A bid to save Naga handicrafts from silent deathAugust 16th, 2008 - 12:10 pm ICT by IANS
By Maitreyee Boruah
Bangalore, Aug 16 (IANS) Yanger Ao, a tribal craftsman from Nagaland, had never thought his wooden furniture would sell like hot cakes as far off as Bangalore. Ao is one of the 20-odd poor tribal craftsmen from Mokokchung, 162 km from Kohima, still practising the fast dying art. The tribesmen make furniture, baskets and other items using Nahor palmwood and oak, taken from the forest in their area. The tools they use are also primitive.
Two designers, Aradhana Nagpal and Pooja Nichlani, seeing the potential of this Naga handicraft, have carried the work of these tribesmen to Bangalore, where the initial response to the traditional products has been encouraging.
The organisers of the exhibition say: “We are happy with the response from the connoisseurs, who are quite excited to discover the little known craft works of Naga artisans.”
“We wanted to show the rest of the world how creative and artistic the traditional artisans of Nagaland are. Through the exhibition we wanted to encourage the few remaining craftsmen,” Aradhana, who also runs Dhoop, a popular home decor destination in Mumbai, told IANS.
“All their art works reflect indigenous history, culture and lifestyle of Naga people. But since the educated youngsters are hardly interested in carrying forward their tradition, the wood- and bamboo-based art works of Nagas are slowly dying a silent death,” added the 29-year-old designer.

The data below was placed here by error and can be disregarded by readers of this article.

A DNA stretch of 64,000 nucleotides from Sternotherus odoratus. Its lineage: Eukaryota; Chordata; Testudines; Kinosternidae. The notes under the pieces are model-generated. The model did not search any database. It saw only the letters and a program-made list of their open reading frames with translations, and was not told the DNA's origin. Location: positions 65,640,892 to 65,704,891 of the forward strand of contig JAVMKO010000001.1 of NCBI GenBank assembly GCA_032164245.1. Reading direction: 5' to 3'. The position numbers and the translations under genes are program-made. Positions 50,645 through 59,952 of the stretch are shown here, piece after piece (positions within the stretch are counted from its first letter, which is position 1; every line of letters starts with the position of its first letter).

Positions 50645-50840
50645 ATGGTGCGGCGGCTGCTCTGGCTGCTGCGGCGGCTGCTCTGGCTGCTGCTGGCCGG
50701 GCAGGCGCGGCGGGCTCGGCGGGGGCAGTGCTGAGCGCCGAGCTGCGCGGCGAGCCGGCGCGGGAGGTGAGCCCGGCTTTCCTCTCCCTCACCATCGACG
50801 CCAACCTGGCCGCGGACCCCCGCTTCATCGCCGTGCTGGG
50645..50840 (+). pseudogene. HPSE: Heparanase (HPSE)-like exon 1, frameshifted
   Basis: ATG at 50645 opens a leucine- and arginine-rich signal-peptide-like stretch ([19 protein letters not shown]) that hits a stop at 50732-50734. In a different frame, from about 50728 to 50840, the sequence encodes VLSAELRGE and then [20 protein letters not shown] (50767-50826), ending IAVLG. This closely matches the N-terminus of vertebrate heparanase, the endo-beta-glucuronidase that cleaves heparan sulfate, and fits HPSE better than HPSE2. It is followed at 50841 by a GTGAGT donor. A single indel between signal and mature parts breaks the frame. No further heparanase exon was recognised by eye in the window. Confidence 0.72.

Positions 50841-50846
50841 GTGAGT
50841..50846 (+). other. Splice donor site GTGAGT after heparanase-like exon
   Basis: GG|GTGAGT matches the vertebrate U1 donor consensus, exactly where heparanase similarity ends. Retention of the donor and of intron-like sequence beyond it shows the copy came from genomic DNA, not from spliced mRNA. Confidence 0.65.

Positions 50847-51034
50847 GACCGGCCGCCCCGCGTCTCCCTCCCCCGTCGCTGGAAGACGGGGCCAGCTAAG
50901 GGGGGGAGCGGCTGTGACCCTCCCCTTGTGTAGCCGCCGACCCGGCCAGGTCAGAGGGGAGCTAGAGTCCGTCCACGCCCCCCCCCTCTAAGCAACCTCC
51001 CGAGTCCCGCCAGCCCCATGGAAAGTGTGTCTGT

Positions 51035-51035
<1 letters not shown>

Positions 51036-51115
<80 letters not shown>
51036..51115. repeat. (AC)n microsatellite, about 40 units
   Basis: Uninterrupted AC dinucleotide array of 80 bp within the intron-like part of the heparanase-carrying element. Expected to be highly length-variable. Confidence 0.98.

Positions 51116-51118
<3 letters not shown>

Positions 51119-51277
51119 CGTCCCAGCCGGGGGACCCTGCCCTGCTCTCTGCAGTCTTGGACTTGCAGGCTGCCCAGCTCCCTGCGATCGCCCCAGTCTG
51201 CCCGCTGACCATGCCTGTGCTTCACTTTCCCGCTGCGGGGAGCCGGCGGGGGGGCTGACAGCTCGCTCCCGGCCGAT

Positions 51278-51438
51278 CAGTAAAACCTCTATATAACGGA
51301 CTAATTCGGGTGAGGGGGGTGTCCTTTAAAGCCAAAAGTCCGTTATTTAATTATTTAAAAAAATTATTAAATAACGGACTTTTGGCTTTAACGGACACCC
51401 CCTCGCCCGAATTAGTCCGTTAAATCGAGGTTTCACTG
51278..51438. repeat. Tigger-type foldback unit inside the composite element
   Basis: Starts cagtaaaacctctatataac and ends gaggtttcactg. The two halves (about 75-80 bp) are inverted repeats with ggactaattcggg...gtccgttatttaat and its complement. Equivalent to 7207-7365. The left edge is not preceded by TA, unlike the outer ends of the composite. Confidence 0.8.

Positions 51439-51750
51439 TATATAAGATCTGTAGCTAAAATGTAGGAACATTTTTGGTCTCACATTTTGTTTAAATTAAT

“Nagas are a self-sufficient community. They create objects with ritualistic and aesthetic value. The time has come now to commercialise their art works to save them from extinction.” Aradhana said.
“I am happy that Aradhana and Pooja have taken the pain to popularise Naga art works in the metros. This will surely give a huge impetus to tribal handicraft,” Alam Longkumer, a Naga wood worker and a graduate from Delhi’s National Institute of Fashion Technology (NIFT), told IANS on phone from Dimapur (Nagaland).
Naga village doors, beer barrels hollowed out of tree trunks used to store rice, wooden benches with animal and bird carvings, water troughs, beds, tumblers and bowls and various other items were on display at the exhibition.
“I have never seen such designs and craftwork. Nagas are highly artistic and create magic in wood and bamboo,” said Deepak Pandey, a bank executive, while appreciating a storage urn.
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Tags: aesthetic value, art works, connoisseurs, craft works, dying art, handicrafts, history culture, hot cakes, indigenous history, initial response, kohima, nagpal, national institute of fashion technology, nift, palmwood, pooja, silent death, traditional artisans, tribesmen, wooden furniture